Thursday, January 14, 2010

Obama's Financial Crisis Fee -- sounds SO good, but oh, SO wrong

President Obama announced plans today to levy a “Financial Crisis Responsibility Fee” on the nation’s largest banks — those with more than $50 billion in assets. Basically, it will be computed as .15% (i.e., 15/100ths of 1%) of the banks’ liabilities, excluding deposits covered by FDIC insurance (because a separate fee is assessed on them).

To a revenge-starved public, this may sound SO right and be SO overdue, but it is SO wrong. Once again, Obama has proposed a solution — as he did with health care reform — that is so lacking in nuance that it is clear that he doesn’t truly understand the problem. Either that, or it’s simply more evidence that he’s in Goldman Sachs’ hip pocket.

So, what’s wrong with this solution? Answer: it penalizes conservative, well run institutions, and once again, lets those who are the real troublemakers off the hook. The troublemakers that are left alive, that is. Keep in mind that most of the institutions that caused the crisis are now out of business or were merged into more responsible firms and are now under new management. By far, the biggest culprit still standing — and thriving, as no financial reforms have yet been implemented — is Goldman Sachs.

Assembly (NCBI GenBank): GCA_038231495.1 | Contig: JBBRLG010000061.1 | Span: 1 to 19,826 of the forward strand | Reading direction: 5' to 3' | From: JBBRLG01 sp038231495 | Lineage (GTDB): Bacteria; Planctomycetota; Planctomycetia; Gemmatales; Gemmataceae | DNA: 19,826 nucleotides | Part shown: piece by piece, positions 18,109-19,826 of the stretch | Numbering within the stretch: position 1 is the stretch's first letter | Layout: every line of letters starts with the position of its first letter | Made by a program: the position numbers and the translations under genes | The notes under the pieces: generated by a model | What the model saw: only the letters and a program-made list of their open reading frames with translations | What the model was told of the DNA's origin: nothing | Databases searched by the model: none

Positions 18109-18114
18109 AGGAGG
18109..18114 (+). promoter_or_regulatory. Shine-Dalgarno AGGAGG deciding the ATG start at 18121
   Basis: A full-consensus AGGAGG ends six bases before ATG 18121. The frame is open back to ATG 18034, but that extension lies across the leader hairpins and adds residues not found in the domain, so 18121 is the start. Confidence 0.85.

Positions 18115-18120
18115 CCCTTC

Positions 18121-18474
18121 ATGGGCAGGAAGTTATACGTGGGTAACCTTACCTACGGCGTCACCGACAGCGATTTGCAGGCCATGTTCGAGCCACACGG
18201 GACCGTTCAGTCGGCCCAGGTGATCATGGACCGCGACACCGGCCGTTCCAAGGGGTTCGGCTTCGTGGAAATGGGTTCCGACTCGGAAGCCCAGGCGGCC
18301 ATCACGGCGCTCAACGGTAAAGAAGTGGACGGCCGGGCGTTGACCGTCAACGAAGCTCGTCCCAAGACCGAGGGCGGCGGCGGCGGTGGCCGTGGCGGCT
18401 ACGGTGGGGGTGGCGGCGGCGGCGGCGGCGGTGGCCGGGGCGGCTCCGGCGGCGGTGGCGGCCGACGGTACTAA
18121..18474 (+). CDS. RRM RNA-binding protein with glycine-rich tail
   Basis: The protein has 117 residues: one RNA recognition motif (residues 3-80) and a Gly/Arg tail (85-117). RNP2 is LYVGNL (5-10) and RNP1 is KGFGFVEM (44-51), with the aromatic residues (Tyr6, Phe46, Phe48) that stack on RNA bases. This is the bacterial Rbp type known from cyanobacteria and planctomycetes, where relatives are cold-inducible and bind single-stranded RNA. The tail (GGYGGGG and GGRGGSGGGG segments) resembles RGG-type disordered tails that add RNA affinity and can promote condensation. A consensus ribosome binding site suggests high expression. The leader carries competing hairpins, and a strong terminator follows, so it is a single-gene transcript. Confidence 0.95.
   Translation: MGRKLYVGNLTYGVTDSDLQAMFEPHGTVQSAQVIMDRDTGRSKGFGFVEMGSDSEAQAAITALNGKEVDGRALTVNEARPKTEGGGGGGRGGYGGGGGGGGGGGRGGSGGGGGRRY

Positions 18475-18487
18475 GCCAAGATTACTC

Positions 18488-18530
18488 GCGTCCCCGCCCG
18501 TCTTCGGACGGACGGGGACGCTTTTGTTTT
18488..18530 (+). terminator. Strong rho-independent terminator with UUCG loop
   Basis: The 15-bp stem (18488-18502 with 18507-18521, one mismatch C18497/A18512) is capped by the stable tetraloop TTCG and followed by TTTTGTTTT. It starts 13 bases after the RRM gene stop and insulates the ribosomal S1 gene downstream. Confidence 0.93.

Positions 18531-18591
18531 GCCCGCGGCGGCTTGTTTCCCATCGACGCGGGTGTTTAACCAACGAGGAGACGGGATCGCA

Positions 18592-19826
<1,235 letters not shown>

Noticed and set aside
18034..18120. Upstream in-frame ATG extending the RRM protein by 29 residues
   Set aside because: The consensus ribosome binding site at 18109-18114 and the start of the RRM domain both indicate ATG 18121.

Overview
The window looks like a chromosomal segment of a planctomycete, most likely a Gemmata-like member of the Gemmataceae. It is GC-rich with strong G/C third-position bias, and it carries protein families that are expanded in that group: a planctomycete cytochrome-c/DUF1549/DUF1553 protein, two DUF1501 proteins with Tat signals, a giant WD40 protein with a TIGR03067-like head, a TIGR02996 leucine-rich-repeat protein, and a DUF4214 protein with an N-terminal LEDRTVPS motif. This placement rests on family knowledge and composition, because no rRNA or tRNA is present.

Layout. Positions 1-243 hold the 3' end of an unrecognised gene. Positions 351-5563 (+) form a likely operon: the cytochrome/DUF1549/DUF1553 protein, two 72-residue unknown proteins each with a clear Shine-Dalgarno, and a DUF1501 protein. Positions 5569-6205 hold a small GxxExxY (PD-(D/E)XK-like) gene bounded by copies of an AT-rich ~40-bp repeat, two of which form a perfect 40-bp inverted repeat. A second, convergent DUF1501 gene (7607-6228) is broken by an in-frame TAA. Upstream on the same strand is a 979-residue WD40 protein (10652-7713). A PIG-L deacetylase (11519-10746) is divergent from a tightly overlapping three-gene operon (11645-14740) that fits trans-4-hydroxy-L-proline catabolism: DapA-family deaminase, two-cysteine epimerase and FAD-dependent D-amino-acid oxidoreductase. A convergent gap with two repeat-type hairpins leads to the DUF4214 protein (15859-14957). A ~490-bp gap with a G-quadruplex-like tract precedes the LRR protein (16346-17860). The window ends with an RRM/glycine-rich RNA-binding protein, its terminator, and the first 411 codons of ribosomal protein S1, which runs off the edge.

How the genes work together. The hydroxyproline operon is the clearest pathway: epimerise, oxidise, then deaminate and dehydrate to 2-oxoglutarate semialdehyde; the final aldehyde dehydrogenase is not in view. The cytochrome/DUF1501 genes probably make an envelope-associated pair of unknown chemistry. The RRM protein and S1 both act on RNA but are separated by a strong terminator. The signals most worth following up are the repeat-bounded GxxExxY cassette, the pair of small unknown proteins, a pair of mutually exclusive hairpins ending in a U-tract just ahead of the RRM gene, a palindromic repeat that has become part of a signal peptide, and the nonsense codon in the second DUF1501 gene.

Although Obama and the media refer to “banks” as a homogeneous group, it is important to separate routine commercial and consumer lenders from super-large “money center banks” (e.g., Citibank, BofA, Wells Fargo, and JP Morgan Chase) and Wall Street “investment banks,” the latter of which (e.g., Goldman Sachs) were not actually banks at all until the financial bailout. Although they’re called investment banks, they never had bank charters, weren’t regulated as banks, and didn’t have FDIC-insured deposits until Treasury Secretary Hank Paulson allowed them to convert into chartered banks in order for them to qualify for TARP bailout funds. It was a slight of hand to do a solid for his friends on Wall Street, plain and simple. The investment banks are the firms that engage in the most risky trading and derivatives activities, and such activities constitute a huge percentage of their overall businesses. Money center banks also engage in risky investment banking activities — “thanks” (I say facetiously) to the Clinton administration’s successful efforts to repeal the Glass-Steagall Act — but because they are so large and diversified in their activities, such risky activities are a much smaller percentage of their overall businesses. Even among the money center banks, however, some were much less careful than others in managing their risks: Citibank was perhaps the worst, and JP Morgan Chase seems to have been the best. Indeed, despite having a diversified portfolio of low-risk businesses, Citibank was nonetheless almost brought down by its relatively few higher risk businesses. (You remember the old saying about one bad apple, right?) Long story short, banks are very different from one another, and they need to be penalized based on the risks they take, not how big they are.